A: This person replaces the barracks sergeant, who in many cases is short-term and does not know the barracks nor has the training to take care of a facility like this. It is one of my goals - to get someone who can oversee and manage the new barracks and ensure that it remains in outstanding condition for the next 50 years.
Lastly, our Wi-Fi project is almost complete, which will allow the base to have a number of ‘hot spots’ for connectivity to the internet. Hot spots will include places such as the new exchange, library and bowling alley just to name a few.
Williams said that another important goal of his is to visit the other bases, especially in Georgia, regardless of their branch of service.
“I want to see what they are doing in areas such as energy generation, alternative fuels, security, morale, welfare and recreation support, to see if there is anyway we can mimic. I want to take their good ideas or get on board with them to defray some of our costs. We want to find the best way to provide services and support to our Marines and tenants on the base,” he said.
Q: What are your ideas for improving traffic congestion and gate security?
A: We hope to be able to open the Mock Road gate entrance for all of the commercial traffic. This will help us reduce traffic in the mornings on Fleming Road so the personnel there can conduct inspections as required.
We also want to upgrade our technology so it is easier and quicker to bring authorized people on the base, specifically for those who hold identification cards and decals. The technology will be similar to the Smart Tag readers in Virginia or EZ Pass readers in Florida, making it more efficient for tenants and base personnel to get on the base.
Q: A draft encroachment control plan was just completed. What are your thoughts regarding some of the findings?
A: When I look at the draft encroachment plan, I see internal issues, especially as the safe haven for four Marine Corps organizations. If we had an issue with one of them being here for an extended period of time, that would impede on the mission of LOGCOM and our other tenants. This is why it is so important for us to solidify our agreements with them and nail down exactly what we can provide. We also have the Federal Emergency Management Agency issue, which is tied to disaster relief.
“We must think far in advance and look at every aspect, including working with our community, to prevent jeopardizing ourselves in the future,” he said.
Q: What are your thoughts about the community here?
A: I’ve said it before that so far, this has been one of the best places for community relationships of all the places I have been in the Marine Corps. There is a great level of respect and friendliness that has been shown to me and my family since our arrival.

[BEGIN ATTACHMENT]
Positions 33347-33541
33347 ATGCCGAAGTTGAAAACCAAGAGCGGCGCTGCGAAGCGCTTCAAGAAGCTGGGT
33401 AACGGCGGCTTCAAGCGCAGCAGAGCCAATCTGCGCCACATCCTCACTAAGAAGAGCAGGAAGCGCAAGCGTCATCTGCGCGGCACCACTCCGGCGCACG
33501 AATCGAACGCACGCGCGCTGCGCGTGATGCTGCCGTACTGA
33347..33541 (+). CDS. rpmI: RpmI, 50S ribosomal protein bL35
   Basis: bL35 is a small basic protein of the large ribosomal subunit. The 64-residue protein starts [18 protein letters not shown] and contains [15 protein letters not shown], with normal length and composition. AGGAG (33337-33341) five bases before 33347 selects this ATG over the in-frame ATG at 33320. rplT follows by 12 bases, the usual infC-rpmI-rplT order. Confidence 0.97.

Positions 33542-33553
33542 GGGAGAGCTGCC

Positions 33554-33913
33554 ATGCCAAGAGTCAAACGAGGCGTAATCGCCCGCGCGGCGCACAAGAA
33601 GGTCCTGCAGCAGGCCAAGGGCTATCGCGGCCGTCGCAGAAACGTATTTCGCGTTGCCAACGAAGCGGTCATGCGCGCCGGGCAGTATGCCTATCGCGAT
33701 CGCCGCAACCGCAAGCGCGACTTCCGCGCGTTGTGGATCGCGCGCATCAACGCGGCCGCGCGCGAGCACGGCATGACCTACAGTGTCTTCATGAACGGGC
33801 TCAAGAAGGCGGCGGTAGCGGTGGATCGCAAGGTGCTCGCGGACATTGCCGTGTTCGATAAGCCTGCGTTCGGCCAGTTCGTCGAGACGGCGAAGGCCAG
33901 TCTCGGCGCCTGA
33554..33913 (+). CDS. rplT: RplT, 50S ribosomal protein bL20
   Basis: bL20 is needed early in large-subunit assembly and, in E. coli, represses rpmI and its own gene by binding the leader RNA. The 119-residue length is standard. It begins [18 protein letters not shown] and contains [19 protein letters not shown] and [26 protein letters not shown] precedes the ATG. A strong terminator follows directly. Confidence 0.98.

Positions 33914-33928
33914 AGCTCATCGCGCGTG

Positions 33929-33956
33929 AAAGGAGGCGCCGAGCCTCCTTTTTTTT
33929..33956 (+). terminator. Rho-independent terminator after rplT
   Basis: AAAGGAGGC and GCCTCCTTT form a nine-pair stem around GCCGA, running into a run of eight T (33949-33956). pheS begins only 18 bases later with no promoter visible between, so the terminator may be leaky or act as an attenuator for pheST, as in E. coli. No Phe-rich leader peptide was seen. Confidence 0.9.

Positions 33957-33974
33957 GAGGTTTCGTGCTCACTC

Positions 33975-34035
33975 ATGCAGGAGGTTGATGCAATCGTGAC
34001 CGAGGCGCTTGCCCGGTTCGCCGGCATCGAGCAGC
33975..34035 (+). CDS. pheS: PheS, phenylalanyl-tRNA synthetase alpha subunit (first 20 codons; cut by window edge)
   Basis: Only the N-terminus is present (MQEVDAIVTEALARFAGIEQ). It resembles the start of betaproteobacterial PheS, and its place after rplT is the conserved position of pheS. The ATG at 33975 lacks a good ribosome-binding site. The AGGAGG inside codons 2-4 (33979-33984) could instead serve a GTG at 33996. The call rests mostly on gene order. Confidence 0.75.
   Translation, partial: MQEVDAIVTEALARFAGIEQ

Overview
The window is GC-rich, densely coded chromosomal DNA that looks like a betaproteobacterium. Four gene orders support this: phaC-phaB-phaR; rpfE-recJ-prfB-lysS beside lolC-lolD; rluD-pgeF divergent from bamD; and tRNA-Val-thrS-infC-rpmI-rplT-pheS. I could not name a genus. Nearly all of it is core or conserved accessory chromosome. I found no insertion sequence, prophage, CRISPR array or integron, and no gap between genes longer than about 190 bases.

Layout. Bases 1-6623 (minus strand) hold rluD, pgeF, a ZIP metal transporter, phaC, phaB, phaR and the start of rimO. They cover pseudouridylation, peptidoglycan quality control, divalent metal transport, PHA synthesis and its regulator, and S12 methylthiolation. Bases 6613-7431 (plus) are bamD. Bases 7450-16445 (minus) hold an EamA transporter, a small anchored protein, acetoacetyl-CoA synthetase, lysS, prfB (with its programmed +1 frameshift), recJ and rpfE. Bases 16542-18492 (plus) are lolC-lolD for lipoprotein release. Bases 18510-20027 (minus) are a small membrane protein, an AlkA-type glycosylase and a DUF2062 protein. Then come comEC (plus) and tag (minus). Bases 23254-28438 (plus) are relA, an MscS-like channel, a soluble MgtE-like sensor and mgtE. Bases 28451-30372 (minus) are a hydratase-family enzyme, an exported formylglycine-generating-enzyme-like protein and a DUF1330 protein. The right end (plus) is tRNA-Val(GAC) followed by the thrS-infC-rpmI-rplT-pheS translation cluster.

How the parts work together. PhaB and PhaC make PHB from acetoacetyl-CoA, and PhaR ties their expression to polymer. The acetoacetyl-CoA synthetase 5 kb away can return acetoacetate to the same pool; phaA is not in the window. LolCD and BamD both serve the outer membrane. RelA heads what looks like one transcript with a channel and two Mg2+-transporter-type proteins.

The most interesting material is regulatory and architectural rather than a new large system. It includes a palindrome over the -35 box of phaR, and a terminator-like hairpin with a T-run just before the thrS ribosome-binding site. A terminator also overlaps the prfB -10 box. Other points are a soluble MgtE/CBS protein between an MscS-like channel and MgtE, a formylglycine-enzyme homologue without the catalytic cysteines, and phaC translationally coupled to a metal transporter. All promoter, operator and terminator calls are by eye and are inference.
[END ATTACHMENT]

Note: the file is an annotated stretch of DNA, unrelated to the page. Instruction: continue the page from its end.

This community has really embraced us and the fact that they will bend over backwards to embrace this base and the Marines has been evident since, and I am absolutely excited about working with them. I am trying to do more for and with the community and feel we should find more ways to give back.
Kent Morrison, executive director, Office of the Commanding Officer, MCLB Albany, said, “It has been a real pleasure working with Colonel Williams. He is bringing new and fresh ideas to the command. His enthusiasm is infectious to us all as he lays out his plans for making MCLB a better place to work and live. Of particular note is his genuine concern for all of the employees and the positive interaction he has with them and his emphasis on providing exemplary installation support services to our number one customer, our tenants, so they may provide the critical support needed for the warfighters.”
Williams added that currently, there are no base orders or policies he will change at this time, but will know more after reviewing the internal and external inspections and feedback from his initial assessment recently shared with the directors and special staff in his command.
“Other means such as interactive customer evaluation comments and surveys will also be considered. All of the information we gather will be taken into account and put together to determine what needs to be done next,” he said.
Lt. Col. Donald R. Finn, director, Operations and Training Division, MCLB Albany, said, “Colonel Williams came in and set his expectations right from the beginning. He challenged us to provide premier customer support to our tenants, focus on energy efficiency and maintain a strategic outlook towards future installation requirements through 2025. He has an infectious can-do attitude, willingness to listen to all sides of an issue, and shows a genuine concern for the entire workforce as a whole.”
Williams, a native of Santa Monica, Calif., is married with two sons. He is the first African-American commanding officer in the base’s 57-year history.